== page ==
Any Day Now
It’s rare to come across such a unique cinematic gem as director/co-screenwriter Travis Fine’s riveting drama about a ‘70s era gay couple’s attempt to adopt a boy with Down syndrome. Alan Cumming gives a superb performance as Rudy Donatello, a Los Angeles lip-synch drag singer who discovers romantic and paternal love.
Queens-transplant Rudy lives in a single room occupancy where his drug-abusing neighbor Marianna (Jamie Anne Allman) abandons her mentally challenged son Marco (Isaac Leyva) after her incarceration. Rudy sees through Marco’s disability to the sweet soul that resides within. Indeed, Isaac Leyva's performance substantiates Rudy's insights. A concurrent meet-up between Rudy and Paul (Garrett Dillahunt – “Winter’s Bone”), a gay L.A. district attorney, quickly blossoms into a stable relationship from which the couple attempt to provide a permanent home for Marco.
Garrett Dillahunt’s performance is a revelation. Not only does the objectively brawny actor evince compassion, but he shares a tangible chemistry with Cumming. The on-screen relationship represents a thoroughly believable vision of gay romantic love. Germane musical set pieces intersperse the story, allowing Alan Cumming to tear up the proscenium stage with haunting songs performed in character. Dramatic narrative depth arises from the layers of necessary emotion Cumming puts into the songs that he lip-syncs and the ones he actually sings. You’ve never witnessed a more searing rendition of “Love Don’t Live Here Anymore.” As for Cumming’s knockout performance of the film’s closing song, I’ll leave you to discover that reward without spoiling the surprise.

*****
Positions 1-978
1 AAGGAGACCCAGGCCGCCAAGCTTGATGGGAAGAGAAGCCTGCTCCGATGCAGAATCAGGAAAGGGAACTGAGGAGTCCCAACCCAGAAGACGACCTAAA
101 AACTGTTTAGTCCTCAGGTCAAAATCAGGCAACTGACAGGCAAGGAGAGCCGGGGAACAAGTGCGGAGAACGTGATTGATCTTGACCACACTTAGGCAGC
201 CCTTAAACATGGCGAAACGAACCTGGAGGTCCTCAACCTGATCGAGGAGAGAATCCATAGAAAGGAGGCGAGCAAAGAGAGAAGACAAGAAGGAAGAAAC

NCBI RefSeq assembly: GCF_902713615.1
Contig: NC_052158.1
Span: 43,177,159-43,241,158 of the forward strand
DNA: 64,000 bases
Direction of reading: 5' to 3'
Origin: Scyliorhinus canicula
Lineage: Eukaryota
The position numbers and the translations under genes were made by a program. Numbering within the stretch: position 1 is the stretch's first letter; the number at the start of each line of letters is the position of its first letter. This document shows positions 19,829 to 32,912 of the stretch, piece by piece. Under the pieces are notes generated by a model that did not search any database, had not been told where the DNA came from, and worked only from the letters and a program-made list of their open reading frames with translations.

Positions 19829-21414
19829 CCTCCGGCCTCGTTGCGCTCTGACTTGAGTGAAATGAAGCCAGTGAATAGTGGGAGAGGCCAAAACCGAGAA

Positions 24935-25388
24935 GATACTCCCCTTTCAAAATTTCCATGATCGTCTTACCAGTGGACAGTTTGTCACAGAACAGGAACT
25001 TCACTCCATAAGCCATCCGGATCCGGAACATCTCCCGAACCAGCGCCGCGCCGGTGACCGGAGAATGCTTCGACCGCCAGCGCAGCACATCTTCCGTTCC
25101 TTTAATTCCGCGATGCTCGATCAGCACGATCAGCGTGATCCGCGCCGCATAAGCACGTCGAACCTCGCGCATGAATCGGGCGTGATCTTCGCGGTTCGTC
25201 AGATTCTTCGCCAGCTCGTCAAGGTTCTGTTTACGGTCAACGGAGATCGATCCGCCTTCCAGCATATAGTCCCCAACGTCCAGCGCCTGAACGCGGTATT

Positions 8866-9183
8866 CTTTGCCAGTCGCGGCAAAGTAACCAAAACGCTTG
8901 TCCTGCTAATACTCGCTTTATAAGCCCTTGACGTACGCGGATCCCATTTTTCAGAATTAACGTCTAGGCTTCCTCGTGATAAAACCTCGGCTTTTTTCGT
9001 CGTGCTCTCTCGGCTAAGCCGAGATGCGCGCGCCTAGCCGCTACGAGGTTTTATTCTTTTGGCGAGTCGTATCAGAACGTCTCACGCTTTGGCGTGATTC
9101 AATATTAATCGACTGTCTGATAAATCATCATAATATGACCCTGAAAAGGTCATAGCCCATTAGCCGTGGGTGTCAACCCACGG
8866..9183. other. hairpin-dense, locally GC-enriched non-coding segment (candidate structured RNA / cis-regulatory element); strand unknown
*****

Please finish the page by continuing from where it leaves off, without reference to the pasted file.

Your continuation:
“Any Day Now” is a powerful independent film that could slip through the cracks. It is also a significant addition to the cannon of LGBT cinema. If you have a chance to see it on the big screen, don’t pass it up. I guarantee you will be moved.
Rated R. 97 mins. (A) (Five Stars - out of five/no halves)